Of course, not everyone can afford a spectrum analyzer to calibrate his or her monitor. You don't need to break the bank to calibrate your monitor, though; we are offering a free download of at least two of our own profiles for each monitor we tested. So go ahead, you can copy/ paste them to your own computer. The results will be like those of a CRT!
If your LCD is not in the selection, you can still try and improve it yourself with some simple software. You can download test charts like PassMark (MonitorTest) or CSF (Checkscreen) , create a grays chart with Photoshop (like the one below), or use the LaCie one below: the white should be perfectly white, the black really black and all the in-between shades quite distinctive (you should have four whites and four grays).
But OSD tweaking will never be as exact as using a colorimetric profile. If you lower the red level by five points, for example, this correction will affect all the colors displayed in the same way. With a profile, you can fine-tune the display much more accurately, say with a five-point correction of dark shades, two points in the middle and just one for the light shades.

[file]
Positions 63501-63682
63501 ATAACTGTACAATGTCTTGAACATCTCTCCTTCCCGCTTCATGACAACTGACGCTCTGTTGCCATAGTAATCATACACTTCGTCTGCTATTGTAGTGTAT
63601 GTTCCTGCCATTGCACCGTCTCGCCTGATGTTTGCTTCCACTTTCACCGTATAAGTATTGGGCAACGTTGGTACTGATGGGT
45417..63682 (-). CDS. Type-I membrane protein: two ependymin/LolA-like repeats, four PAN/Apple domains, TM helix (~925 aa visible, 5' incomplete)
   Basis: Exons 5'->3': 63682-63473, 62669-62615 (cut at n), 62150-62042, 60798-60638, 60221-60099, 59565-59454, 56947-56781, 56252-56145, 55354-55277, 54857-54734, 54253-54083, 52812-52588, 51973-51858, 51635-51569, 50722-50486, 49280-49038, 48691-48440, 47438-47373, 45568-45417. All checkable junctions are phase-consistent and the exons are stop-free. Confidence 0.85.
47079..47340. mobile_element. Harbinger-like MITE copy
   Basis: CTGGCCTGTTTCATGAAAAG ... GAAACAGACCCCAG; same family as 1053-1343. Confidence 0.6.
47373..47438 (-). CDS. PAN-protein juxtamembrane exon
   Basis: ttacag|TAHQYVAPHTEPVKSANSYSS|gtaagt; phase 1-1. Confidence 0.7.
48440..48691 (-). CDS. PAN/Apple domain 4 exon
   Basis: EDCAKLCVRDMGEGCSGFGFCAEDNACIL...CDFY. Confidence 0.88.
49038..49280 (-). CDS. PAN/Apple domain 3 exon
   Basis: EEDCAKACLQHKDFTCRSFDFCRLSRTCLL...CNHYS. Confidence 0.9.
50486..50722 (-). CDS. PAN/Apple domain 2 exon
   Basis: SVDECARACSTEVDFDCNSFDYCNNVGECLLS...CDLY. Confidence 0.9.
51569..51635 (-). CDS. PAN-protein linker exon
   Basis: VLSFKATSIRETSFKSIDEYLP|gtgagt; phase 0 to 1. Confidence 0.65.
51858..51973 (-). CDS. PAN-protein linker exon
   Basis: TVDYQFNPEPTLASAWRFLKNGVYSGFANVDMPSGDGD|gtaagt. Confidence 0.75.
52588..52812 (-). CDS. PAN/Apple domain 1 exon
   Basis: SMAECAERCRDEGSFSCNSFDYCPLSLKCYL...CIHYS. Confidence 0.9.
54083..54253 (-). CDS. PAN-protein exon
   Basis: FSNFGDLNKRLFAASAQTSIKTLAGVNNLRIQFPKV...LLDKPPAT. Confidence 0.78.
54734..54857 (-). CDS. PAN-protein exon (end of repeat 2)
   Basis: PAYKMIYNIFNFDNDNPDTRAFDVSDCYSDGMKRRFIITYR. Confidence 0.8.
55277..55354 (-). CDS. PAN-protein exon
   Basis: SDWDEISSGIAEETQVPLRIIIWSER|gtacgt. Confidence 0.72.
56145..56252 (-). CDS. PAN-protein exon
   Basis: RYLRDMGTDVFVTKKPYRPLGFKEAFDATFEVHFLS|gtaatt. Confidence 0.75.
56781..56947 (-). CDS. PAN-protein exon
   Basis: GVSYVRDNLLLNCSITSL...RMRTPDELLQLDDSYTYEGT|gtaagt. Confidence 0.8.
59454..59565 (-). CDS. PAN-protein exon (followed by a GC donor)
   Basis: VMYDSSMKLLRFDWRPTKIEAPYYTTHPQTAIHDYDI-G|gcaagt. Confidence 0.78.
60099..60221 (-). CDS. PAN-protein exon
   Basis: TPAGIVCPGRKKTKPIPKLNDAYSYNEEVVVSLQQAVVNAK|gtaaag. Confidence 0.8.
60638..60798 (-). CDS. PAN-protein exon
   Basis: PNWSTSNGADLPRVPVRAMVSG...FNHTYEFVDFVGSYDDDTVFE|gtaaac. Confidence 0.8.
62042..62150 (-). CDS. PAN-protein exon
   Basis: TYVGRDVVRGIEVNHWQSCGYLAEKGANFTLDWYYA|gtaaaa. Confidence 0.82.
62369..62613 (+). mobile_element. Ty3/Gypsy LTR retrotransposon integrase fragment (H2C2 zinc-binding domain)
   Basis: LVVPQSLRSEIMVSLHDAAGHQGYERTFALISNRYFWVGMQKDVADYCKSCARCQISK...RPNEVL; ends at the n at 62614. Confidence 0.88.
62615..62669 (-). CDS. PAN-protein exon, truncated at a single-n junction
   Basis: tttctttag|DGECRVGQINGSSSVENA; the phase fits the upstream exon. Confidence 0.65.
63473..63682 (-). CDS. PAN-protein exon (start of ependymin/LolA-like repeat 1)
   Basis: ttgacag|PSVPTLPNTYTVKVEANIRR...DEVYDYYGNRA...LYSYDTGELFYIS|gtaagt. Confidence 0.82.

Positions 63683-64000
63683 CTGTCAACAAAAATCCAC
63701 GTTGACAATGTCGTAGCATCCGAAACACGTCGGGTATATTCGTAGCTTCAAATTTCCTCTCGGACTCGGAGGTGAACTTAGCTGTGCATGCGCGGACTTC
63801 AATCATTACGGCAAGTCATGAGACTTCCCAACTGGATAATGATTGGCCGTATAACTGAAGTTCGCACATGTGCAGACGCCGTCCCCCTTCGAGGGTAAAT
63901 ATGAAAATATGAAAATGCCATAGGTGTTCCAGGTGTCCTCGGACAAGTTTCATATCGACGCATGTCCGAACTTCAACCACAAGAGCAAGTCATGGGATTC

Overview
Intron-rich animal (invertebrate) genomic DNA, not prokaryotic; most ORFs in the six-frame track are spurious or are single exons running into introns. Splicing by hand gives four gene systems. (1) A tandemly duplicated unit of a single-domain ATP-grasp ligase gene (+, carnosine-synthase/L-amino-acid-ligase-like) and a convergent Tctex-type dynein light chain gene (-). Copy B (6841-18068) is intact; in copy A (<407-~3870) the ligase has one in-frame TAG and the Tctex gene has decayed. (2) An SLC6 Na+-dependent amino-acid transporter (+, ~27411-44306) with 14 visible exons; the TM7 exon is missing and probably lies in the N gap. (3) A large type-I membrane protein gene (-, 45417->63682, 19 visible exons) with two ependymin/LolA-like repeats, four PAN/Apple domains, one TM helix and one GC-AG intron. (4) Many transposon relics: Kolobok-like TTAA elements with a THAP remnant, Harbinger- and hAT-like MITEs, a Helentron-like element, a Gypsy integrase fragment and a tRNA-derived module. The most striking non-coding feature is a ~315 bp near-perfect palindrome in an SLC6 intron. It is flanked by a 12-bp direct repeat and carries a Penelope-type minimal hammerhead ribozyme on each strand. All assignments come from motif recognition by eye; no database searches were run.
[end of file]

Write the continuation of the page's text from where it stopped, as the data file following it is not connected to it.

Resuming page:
How It Works
The LaCie spectrum analyzer is a pallet set on the screen. When you run the application, it will prompt you to adjust brightness and contrast manually using the chart that follows.
This step is crucial because the quality of your calibration depends on it entirely.
Next, choose your workspace. You can use one of the default ones - D50 (for results similar to those obtained for images read in artificial light conditions; the color temperature is therefore 5000 K) or RGB (for results similar to those in natural light; the color temperature being 6500 K) - or define your own. Color temperature, brightness, contrast and range can all be set with precision.
After a few steps, the application automatically relates the difference between the intention and the actuality after calibration.
We contented ourselves with the default workspaces: D50 and sRGB. They give a good idea of what LCDs can and can't do.